If you head to Boerum Hill right now, you'll find a most unusual sight: a gender-bent revival of the 1967 play, Little Murders, staged inside an old, abandoned burger restaurant. It's a lot to take in within one sentence, but for the cast and crew, this show is the product of several years of collaboration.
Director Shira Milikowsky first staged the gender-bent iteration of the play in 2014 at Harvard University, in the midst of a wildly different political landscape. Now, three years later, she's brought back much of her same cast and creative team for a new staging in Brooklyn, presented in the context of a decidedly darker America.
Little Murders is a dark comedy written by Jules Feiffer—it follows the story of the Newquist family, and, specifically, Patty Newquist, who brings a strange, somber man named Alfred home and announces him as her fiancee. What unfolds is a simultanesously funny and extremely violent tale that examines identity and cultural norms through a grim lens.
Milikowsky's production is staged at what was formerly Burger on Smith in a limited engagement that runs through August 13. The cast includes rising New York actors Mark Mauriello, Andrew Barrett Cox, Liz Leimkuhler, Juliana Sass, Griffin Sharps, David Sheynberg, Dawn Clements, Michelle Martinelli, Hayley Moir, and Abraham Rebollo. (Tickets can be purchased, here).
OUT sat down with the director to chat about how the project was conceived, the new context it's taken on thanks to Trump, and how Little Murders functions as a queer narrative.
OUT: Why'd you decide upon this show in 2014, and why'd you decide to do it again now?
Shira Milikowsky: I had read this play years and years earlier, and always remembered it as a "comedy that would be fun to do sometime." That's all. I was drawn to the character of Patsy and the way the play portrays her special combination of strength and vulnerability—really unusual for a comedy. When I re-read it in 2014—I think it had been about ten years since my first read—I was struck by a lot of the politics of it, and how they seemed to be coming back around to relevance, despite the 45+ years since the play had been written. Specifically in 2014 I was interested in the role of gun violence in the play—how it normalizes for the characters and becomes a part of their every day lives.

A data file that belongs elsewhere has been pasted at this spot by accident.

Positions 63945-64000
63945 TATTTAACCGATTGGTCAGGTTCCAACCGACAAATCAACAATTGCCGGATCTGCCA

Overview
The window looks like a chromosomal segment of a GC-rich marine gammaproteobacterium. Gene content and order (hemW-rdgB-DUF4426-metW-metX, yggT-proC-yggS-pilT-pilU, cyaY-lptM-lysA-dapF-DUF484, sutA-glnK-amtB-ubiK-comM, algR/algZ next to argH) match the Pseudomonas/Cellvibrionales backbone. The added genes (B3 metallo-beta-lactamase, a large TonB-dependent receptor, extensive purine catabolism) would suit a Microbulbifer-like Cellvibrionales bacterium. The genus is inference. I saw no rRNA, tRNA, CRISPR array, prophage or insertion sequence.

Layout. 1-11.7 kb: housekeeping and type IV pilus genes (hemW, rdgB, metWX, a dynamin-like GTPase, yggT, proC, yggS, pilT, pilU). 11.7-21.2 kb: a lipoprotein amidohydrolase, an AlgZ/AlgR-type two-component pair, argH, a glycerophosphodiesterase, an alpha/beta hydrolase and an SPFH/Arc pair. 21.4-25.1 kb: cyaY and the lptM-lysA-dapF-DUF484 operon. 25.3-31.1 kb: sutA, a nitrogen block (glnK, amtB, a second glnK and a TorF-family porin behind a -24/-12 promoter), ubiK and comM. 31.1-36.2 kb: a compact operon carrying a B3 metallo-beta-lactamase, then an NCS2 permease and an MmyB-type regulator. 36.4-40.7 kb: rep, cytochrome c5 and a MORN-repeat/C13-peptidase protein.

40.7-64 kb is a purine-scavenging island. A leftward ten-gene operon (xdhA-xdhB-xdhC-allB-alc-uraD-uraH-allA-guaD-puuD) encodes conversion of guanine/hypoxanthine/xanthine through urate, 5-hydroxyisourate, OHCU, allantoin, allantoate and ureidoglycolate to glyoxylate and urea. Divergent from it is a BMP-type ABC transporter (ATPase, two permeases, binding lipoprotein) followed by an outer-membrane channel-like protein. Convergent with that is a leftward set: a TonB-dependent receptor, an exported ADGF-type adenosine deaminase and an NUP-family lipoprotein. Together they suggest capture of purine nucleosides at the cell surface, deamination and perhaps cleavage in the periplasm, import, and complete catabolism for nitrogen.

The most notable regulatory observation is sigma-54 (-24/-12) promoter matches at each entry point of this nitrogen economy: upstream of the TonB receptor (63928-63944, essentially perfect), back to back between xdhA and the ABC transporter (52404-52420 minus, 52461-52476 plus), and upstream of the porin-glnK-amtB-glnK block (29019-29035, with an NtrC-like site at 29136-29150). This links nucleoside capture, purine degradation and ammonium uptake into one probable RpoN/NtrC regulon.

In 2017, those politics have taken on an entirely different meaning. Or, not different, actually, but far expanded. Lines like, "I don't pay attention to facts or any of that nonsense anymore" were lines that we barely heard three years ago, and now obviously have a whole new resonance. Our experience of building this production has been a process of revealing more and more of those "hidden" aligning moments.
That said, there's an artistic reason for doing this production right now: which is that I wanted to get back into the room with these particular actors, and suddenly we were all in New York at the same time, and the moment was upon us!
Obviously, the times have changed in the past three years—how've you updated the show since you first staged it in 2014?
It's more that the show updated itself. Things that were always in the script popped out at us in a whole new way. We actually started making fun of each other about this because it was happening so often in rehearsal. One actor would roll their eyes and look at me and say, "Now, more than ever, Shira?" And then we'd all laugh. And then we'd all cry. Because, yes, now more than ever! And, also, that is already a cliché.
The other major change is that the last production was performed in a theater. And this is in an abandoned restaurant. And there is simply no accounting for how much that radically changes the audience's experience of the entire event! I didn't quite know the extent of that change until we were in the space, ourselves.
Why an old burger restaurant?
In our earlier production we conceived of the Newquist family as desperate squatters, obsessively clinging to a hetero-normative fantasy in order to cope with the urban dystopia around them. We thought that instead of setting the play in the time that it was written, we'd set it in some distant, horrible future, where these characters are playing at a "perfect 1960's sitcom family"—and that somehow they feel they must do that in order to survive. They're pretending that they live in the "typical Upper West Side" apartment that Mr. Feiffer describes in the stage directions, but they really live in a decrepit, abandoned space. And the play is about the gradual unraveling of that mutual group fantasy. In our first production, we built a set that looked like an abandoned space, and we put it on the stage in a beautiful theater. So this time around, we thought, let's move the Newquists into the house where they really live: Burger on Smith!